Disclaimer: I do not own Legacy of Kain.

This is a holiday gift-fic for Emerald Embers.

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Vorador was used to this, although he didn't like these times. The first few times Janos had told him to stay away for a few years, he'd tried to argue. Soon enough he had realized that when his arguments started to get through to Janos they made him feel even guiltier, and these moods of his lasted longer.

Frankly, he didn't understand this, and that troubled him because this was such a big part of Janos' life, of his self, so not understanding Janos' faith was like not understanding his own sire.

Something very distressing to the fledgling that still remained within him despite all that he had seen, but, he had to acknowledge, true.

Truly, he couldn't object to Janos' faith, not when it was the reason he still lived.

Vorador hoped he gave his sire a reason to live, but after the death of his entire race, he knew that he simply wasn't enough.

The death of his entire race and the loss of his god.

The humans when Vorador had been born hadn't been very religious. Enough of the spells cast during the war between the Hylden and the Vampires had caused collateral damage that both the faiths of the ancients, the Vampires' wheel and the Hylden's secular humanism had become very unpopular. They had wanted both of them and their foul war to just go away.

Now, they had, though which was going to return was still in question.

Vorador tried to believe in the person Janos was waiting for. Objectively, he was certain that person would come: the vampires had once had predicting the future down to a science.

He would come, and the vampires would be restored to the wheel and the blessings of their god. Vorador wanted to believe in the hope that once again vampires would rule. But he knew that death returned one to the wheel. Perhaps the champion would bring about the final death of his 'new' race?

Janos wanted to die, that was the thing that scared him, die like his brethren had.

So if a few years spent in his aerie as a hermit, doing nothing but praying, restored him, he should be grateful for Janos' love of his god, that the hope of once more hearing his voice helped his beloved sire stay in this world, stay with him.

Still, even as he indulged himself with his fledglings, the fleshy, distracting pleasures he needed more and more of more decadent ones to be soothed by them, he was jealous of the god that took his sire from him. Janos was the most holy being in Nosgoth, utterly devoted to his god if he would abandon his only child and friend for him. Why was he not worthy enough to hear the voice he so craved?

Vorador remembered holding Janos in their bed during the day, rocking his sire and speaking soothingly as he cried for all that was lost, all that was denied him.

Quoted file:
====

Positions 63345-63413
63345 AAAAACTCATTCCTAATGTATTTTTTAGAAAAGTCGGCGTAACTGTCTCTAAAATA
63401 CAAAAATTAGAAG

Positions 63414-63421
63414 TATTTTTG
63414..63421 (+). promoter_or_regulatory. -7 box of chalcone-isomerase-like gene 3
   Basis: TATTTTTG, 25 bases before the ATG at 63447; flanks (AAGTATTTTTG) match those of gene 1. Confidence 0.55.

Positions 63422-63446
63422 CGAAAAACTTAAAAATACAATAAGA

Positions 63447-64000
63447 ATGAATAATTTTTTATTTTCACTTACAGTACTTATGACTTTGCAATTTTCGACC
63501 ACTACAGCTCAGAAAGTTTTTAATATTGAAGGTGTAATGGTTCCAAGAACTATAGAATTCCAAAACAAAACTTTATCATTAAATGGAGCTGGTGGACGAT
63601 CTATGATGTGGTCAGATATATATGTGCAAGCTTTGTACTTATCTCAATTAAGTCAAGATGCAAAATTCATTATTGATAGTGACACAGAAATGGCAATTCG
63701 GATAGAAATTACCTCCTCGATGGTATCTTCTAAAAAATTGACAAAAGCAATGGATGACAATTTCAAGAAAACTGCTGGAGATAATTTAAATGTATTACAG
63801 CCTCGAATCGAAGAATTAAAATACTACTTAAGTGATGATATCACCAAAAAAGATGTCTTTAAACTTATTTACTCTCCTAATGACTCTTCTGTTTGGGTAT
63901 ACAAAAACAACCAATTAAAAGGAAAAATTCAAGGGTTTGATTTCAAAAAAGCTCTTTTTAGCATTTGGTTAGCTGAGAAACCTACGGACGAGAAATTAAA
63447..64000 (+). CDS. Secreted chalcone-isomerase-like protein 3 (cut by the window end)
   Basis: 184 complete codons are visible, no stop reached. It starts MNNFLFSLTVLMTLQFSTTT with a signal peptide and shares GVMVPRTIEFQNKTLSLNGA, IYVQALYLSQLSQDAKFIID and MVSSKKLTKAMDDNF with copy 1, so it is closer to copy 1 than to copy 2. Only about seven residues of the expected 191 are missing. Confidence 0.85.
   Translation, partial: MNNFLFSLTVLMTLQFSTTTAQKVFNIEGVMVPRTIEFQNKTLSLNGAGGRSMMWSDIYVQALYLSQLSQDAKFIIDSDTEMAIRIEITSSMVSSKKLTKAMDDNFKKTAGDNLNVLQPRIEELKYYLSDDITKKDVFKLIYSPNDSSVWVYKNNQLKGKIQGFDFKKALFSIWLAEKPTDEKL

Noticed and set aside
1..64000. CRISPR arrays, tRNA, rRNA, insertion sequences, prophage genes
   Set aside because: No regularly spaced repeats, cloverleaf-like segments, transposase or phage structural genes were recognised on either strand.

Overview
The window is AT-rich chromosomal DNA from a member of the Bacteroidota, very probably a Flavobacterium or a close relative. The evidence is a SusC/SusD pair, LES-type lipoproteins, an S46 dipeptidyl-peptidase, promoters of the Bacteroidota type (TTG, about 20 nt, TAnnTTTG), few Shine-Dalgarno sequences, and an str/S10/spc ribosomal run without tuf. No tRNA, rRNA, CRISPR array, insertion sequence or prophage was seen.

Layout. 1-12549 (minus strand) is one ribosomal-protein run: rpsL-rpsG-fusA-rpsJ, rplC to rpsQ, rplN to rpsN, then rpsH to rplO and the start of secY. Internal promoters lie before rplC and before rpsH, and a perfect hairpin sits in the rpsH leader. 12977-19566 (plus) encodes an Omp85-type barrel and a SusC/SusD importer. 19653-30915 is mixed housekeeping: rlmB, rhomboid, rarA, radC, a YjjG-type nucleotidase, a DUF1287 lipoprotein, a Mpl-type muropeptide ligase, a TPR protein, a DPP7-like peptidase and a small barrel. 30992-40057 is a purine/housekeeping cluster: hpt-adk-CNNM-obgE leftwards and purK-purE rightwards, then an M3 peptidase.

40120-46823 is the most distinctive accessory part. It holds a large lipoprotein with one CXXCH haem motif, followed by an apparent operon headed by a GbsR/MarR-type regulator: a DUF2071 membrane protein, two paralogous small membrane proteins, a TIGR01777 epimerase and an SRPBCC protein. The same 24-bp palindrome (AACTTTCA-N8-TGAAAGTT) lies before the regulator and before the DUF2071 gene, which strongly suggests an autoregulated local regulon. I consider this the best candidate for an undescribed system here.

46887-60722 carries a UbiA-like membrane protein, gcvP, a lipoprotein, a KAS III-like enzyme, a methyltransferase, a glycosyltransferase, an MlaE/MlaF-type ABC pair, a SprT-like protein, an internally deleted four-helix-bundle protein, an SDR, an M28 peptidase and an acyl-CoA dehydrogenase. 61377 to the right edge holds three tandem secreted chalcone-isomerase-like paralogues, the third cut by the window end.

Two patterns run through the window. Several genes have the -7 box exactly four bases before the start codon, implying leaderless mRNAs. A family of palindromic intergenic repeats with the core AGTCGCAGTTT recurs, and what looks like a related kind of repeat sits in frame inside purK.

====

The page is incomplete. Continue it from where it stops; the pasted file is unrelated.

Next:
How long would it be until Janos sent for him? He would come, and he would kill the Sarafan vultures that hovered around him. He would drop whatever he was doing for the blessing of his sire's voice, of his company.

He wondered if Janos felt that emotion for his god.

It was galling, to know he would always take second place. No, third place: the savior came before him even if he was millennia late. He would have to chastise him for keeping Janos waiting so long.

He was also growing tired, tired of his race, the accursed ones, dying all around him, all his children: there were no vampires that were not descended from him still 'alive.' The humans would be destroyed if vampires were not restored to the guardianship, and sometimes he wanted that, wanted the Hylden to destroy them all. Vampires meddling in human affairs, trying to save them: what had it gotten them? But no, if the Hylden took this world they would do more than simply kill Janos.

The sword he had made, the one Janos guarded. He hoped it gave him comfort even when Vorador was not there. Janos' guardianship of the blade: it was better to think of that sustaining him than empty words, hollow memories or the coming of another. To think that Vorador was more to him than his child who tried to look after him, nagging, watching him too closely, as though he was growing senile.

Sometimes Janos was indeed irritated with him, though he was too kind (or too desperate for company) to bear a grudge. He didn't even despise the humans, though Vorador thought that would be far healthier than the bitterness he did feel. He deserved to be bitter at his fate, at his persecution, but…

Vorador wished he could make him happy for longer than those precious moments he made his sire forget his pain, brought joy to his face.

He wished there was more he could do, but there was nothing more he could do than the best he could. Be with him, cheer him, wait with him. Yet it was not enough. Only the salvation he waited for could save him.

Vorador tried to remain optimistic for Janos' sake, but centuries of persecution had taught him well: it would not come in time. Not for any of them.